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Discussion Starter · #1 ·
Launched as HMS Boscawen at Woolwich in 1844 she was one of the last 74 gun "Ships of the Line" known as the "Wooden Walls of England" to be built. She was paid out of commission in 1860 only 16 years after her launch and was eventually sailed to the Tyne and renamed the Wellesley. She spent the rest of her days as a training ship moored in the Tyne.
Many thought the trainees asigned to her were juvenile delinquents but this was not the case, in the most part the souls that were sent to the Wellesley were orphans, destitute and homeless boys from all over England. They were trained in all aspects of seamanship and would often be seen practising cutlass fighting on deck. The ship had it's own band and many boys went on to serve in naval bands after their four year stint on Wellesley. Their day started at 0530hrs with turn out and ended at 2055hrs with prayers, thier day was full and hard, but the strick regime meant Wellesley boys were ideally suited to a life on the ocean waves. Wellesley came to a sad end when on a spring day in 1914 she was burnt to a hulk despite all efforts to save her, she had spent over 30 years training some of the finest seamen of their day.
 

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Hi Jeff,
Very interesting post, was there not a Wellesley school at Blyth as well? is there any conection, I am interested because I went to the Royal Merchant Navy School at Bearwood during the war, I think the Wellesley was royal Navy, Please keep me right, I think the one in Blyth was for naughty boys, I may be wrong. Rgds Bill Atkins
 

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Discussion Starter · #3 ·
I'm not certain who ran the Wellesley, but they must have had close connections with the RN, the boys wore Naval Uniforms they were trained in combat with cutlass and schooled in music with some going on to Naval bands. It was a misconception that the boys were criminals, from what I can find out, first and foremost they were homeless orphans but I expect they were forced into petty crime to survive. I have many cuttings with pictures but they are for the most part poor quality. Not sure about the school in Blyth Bill maybe they had a shore base.
 

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Hi Jeff,
There was a base in Blyth I think it was on the main road into the Holy City, am nearly sure it was R.N. before you pass the import dock, it was on the left handside, they flew the white ensign on the mast, we are going to Blyth this weekend and if I can get to the Library I will try and find out,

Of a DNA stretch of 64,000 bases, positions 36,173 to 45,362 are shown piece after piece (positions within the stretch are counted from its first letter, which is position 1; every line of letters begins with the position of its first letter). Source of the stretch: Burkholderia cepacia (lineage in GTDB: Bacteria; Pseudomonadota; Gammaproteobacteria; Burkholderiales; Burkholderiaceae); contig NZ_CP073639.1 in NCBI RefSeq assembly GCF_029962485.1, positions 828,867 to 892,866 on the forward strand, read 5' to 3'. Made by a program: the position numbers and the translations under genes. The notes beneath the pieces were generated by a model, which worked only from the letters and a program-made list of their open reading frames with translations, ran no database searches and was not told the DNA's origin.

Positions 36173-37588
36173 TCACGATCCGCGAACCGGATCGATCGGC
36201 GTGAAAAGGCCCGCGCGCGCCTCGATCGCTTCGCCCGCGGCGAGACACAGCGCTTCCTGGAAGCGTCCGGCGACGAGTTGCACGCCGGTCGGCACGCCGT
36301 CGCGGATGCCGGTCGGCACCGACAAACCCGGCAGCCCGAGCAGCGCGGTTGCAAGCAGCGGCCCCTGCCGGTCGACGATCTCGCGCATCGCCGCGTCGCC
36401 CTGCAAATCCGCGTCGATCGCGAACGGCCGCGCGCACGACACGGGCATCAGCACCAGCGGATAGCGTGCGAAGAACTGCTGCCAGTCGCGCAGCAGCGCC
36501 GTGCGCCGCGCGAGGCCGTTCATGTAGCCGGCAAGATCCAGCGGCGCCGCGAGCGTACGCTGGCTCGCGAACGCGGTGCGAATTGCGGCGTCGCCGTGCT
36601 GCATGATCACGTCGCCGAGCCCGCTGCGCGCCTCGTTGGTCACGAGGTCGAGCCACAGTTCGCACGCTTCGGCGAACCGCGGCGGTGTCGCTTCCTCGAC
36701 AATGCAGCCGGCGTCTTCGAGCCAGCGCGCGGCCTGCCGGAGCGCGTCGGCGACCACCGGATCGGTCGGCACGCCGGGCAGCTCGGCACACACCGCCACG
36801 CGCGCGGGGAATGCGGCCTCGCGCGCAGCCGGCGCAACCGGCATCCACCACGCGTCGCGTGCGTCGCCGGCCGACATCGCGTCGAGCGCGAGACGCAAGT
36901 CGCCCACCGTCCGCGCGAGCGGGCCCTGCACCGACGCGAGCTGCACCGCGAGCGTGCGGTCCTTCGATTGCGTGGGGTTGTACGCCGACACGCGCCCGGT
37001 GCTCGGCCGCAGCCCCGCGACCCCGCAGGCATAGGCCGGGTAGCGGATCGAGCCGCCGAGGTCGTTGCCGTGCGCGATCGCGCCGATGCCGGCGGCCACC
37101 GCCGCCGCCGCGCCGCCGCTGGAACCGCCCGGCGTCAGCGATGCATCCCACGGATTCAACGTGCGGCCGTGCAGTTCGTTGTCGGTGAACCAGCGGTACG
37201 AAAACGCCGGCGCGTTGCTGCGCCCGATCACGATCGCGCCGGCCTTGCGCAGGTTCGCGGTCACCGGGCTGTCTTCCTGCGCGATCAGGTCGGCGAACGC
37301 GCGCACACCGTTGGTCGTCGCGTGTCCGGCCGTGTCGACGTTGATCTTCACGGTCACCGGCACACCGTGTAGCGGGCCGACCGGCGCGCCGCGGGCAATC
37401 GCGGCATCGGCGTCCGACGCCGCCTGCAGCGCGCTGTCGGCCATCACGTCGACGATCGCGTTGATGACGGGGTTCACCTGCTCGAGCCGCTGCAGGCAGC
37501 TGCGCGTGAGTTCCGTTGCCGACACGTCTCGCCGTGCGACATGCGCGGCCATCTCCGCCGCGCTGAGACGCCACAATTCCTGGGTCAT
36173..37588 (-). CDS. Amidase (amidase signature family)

Rgds Bill Atkins
 

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The following info is taken from the Wellesley Nautical School Website.
Following the fire of the ship Wellesley the establishment was moved to Tynemouth Plaza till 1918 when money was raised to purchase the World War 1 submarine base at Blyth.It was an approved school where the emphasis was on sea training both for Royal and Merchant.However they did wear Royal Navy uniforms.In 1973 due it came under the Sunderland County Council Department and as such the emphasis changed to become "General Education based" It was renamed Wellesley Community Home.
I remember seeing the lads marching from the school to church on a Sunday accompanied by bugles and drums.
Cheers
 

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The School sounds very simular to the T. S. Indefatigable that was based in Anglesey after being moved from the Mersey because of German air raids WW2 (Hippy)
 

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Evening Jeff,
That is a useful bit of information from Spartan, I live only 500 yds from Tynemouth Plaza, ( which was the victim of a mysterious fire a few years ago) I had no idea that there was any connection with Wellesly, and even less idea that Sunderland council of the time were involved, It just go,s to show how times have changed, I.E. Tyne & Wear we are reverting back too where the boundry,s were, Northumberland & Durham, get the charts out.
Cheers Bill Atkins
 

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Discussion Starter · #9 ·
Bill it looks as if there were many of these training ships around the country at one time I suppose it helped to keep the homeless off the streets as well as giving them three square meals and a good training in seamanship. Seems to me it was a good idea at that time.
 

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Hi Jeff